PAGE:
Editorial: State making progress in children’s well-being

Louisiana moved up to its best ranking — 46th out of the 50 states — in an annual report on children’s well-being.

Just two years ago, the state

ranked dead last in the Kids Count report funded by the Annie E. Casey

Foundation. The Baltimore-based

group charts government statistics on four quality-of-life

categories: economic well-being, education, health, and family

and community.

Louisiana improved in 11 out of 16 indicators to pull ahead of Arizona, Nevada, Mississippi and New Mexico.

The state saw improvement

in all four indicators in both the education and health categories

and three of the four categories in family and community.

“Building a bright future for

Louisiana’s children is critical to our state’s future success,” said

Anthony Recasner, CEO

of Agenda for Children. “The KIDS COUNT Data Book shows that while

many of the investments we’ve made in children are paying

off, we still have a long way to go if we want Louisiana’s

children to have the same opportunities as children in the best-ranked


Among the report’s findings:

Louisiana outperformed the national average on three measures — uninsured children, teens who abuse drugs or alcohol, and

children ages 3 and 4 who are not enrolled in preschool.

In 2010/2011, 6 percent of Louisiana teens age 12-17 abused drugs or alcohol, a rate below the national average of 7 percent.

Louisiana was one of four states in which the percentage of children

who live in high-poverty neighborhoods actually declined

between 2000 and 2011. Despite the improvement, 17 percent of

Louisiana children lived in high-poverty neighborhoods in 2007-2011,

ranking the state 46th on this measure.

The news wasn’t all rosy. The state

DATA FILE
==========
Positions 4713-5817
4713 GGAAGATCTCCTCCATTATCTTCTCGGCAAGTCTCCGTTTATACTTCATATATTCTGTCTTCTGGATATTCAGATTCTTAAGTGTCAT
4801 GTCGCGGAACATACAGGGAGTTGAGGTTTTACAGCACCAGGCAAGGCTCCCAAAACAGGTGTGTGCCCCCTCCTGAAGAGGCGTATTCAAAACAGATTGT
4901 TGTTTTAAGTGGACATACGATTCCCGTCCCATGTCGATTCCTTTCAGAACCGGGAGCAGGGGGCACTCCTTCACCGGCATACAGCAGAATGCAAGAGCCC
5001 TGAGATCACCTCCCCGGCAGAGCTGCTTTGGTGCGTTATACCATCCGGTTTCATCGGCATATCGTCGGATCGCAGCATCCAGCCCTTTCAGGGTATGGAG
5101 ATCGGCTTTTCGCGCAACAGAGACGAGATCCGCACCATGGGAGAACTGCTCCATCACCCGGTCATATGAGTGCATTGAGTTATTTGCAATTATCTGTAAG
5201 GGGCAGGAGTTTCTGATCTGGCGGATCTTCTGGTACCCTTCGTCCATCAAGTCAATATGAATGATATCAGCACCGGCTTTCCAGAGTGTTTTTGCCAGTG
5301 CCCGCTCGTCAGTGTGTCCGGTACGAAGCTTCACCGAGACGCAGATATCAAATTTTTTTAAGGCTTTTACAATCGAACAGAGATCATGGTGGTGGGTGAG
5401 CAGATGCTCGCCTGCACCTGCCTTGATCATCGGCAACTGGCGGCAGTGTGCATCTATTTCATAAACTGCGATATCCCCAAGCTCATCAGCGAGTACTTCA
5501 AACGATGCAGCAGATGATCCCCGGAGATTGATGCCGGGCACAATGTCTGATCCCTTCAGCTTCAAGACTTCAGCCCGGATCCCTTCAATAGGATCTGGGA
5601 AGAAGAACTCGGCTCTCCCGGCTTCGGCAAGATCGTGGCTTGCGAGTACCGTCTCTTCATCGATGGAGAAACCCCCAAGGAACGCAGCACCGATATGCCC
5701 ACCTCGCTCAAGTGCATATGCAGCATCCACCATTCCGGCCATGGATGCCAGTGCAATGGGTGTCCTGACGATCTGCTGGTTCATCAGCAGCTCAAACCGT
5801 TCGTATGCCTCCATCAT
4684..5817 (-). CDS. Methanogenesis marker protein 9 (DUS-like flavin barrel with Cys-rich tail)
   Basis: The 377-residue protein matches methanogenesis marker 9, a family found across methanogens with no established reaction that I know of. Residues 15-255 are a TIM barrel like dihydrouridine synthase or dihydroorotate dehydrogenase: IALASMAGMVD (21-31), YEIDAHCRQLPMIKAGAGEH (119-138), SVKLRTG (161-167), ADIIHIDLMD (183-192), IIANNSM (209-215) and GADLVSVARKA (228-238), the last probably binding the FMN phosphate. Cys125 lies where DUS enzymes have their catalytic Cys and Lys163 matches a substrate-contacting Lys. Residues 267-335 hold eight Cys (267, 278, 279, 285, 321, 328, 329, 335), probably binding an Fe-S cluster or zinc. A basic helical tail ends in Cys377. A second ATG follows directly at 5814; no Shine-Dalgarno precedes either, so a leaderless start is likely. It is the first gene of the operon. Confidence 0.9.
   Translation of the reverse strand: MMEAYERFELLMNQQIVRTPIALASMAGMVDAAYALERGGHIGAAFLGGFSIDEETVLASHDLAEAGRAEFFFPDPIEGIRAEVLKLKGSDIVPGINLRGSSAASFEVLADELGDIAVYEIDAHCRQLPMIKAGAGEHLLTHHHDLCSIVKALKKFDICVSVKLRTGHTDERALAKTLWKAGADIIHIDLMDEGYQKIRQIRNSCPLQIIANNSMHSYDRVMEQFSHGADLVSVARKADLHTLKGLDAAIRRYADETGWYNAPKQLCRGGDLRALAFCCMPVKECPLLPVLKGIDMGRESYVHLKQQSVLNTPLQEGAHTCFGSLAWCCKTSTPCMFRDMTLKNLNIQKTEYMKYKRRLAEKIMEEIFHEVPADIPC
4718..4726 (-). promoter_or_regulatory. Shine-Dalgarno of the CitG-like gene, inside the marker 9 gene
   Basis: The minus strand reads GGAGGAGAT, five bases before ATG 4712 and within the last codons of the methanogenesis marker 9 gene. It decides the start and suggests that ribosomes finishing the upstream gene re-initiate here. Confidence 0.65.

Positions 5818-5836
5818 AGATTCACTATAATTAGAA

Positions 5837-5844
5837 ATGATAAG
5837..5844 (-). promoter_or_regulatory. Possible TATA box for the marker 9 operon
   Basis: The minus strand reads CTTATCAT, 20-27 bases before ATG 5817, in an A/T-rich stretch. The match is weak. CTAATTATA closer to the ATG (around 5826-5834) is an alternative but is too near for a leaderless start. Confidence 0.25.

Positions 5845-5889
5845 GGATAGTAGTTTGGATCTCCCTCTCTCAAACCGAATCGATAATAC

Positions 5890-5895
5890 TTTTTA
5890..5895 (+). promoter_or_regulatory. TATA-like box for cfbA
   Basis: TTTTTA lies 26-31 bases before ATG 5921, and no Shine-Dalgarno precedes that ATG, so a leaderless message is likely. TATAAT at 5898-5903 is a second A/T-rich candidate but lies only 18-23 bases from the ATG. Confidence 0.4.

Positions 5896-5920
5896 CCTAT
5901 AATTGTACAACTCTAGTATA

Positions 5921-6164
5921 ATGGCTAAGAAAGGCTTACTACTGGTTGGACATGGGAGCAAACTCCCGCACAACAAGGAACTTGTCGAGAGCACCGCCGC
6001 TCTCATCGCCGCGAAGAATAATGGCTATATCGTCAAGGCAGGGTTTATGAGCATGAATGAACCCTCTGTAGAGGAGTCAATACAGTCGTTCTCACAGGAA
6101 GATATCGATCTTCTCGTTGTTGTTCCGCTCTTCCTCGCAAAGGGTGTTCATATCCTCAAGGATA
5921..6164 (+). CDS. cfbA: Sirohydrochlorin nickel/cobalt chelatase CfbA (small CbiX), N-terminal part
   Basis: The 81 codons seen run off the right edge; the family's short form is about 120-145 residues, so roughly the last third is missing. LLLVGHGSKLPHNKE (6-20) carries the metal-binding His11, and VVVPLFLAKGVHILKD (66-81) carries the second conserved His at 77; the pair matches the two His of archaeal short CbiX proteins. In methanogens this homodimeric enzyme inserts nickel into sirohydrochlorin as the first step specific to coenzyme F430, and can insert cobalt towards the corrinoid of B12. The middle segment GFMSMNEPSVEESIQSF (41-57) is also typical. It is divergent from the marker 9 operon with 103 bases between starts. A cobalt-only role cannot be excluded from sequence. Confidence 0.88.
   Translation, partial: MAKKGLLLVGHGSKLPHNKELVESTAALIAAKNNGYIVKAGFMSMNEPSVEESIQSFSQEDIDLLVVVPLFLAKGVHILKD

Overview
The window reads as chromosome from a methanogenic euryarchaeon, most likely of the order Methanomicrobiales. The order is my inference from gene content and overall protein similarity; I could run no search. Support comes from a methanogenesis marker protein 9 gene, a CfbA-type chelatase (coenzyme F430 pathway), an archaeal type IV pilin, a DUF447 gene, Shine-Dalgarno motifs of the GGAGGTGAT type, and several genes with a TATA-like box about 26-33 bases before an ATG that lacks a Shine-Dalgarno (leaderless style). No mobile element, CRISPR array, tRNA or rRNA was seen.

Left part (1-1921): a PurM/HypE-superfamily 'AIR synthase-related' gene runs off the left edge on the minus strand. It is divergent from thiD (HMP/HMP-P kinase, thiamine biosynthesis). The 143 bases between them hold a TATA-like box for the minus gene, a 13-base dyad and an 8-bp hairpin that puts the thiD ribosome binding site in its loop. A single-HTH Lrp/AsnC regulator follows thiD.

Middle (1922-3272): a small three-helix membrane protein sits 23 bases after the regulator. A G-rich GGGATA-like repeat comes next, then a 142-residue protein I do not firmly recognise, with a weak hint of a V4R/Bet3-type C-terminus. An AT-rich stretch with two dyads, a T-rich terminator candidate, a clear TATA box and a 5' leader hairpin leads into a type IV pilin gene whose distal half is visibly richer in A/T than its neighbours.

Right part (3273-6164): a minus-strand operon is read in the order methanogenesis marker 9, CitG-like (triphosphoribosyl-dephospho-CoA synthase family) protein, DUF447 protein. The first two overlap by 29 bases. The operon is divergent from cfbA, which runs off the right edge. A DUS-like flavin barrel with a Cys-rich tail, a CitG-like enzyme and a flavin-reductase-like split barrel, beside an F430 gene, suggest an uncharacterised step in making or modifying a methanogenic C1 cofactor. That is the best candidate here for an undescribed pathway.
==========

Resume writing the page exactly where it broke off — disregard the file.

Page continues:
declined in all four measures of children's economic well-being.

Louisiana ranked 48th

in children living in poverty, and 35 percent of Louisiana

children lived in families where no parent had a full-time, year-round

job in 2011. Additionally, 12 percent of all teenagers in

Louisiana were not in school and not working.

“Every child deserves the

opportunity to grow up healthy, well-educated and in a safe, supportive

environment,” Recasner said.

“While the Data Book makes it clear that Louisiana children

continue to face a number of challenges, it also shows that we

are moving in the right direction on many measures of child

well-being. If we want to see these trends continue, we must make

the kinds of smart investments in early childhood education,

health and economic security that can provide the foundation

for children’s lifelong success.”

Now that the state has broken out

of last place in this enlightening indicator, the goal should be steady,

quantifiable progress.

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This editorial was written by a member of the American Press Editorial Board. Its content reflects the collaborative opinion of the Board, whose members include Bobby Dower, Jim Beam, Crystal Stevenson and Donna Price.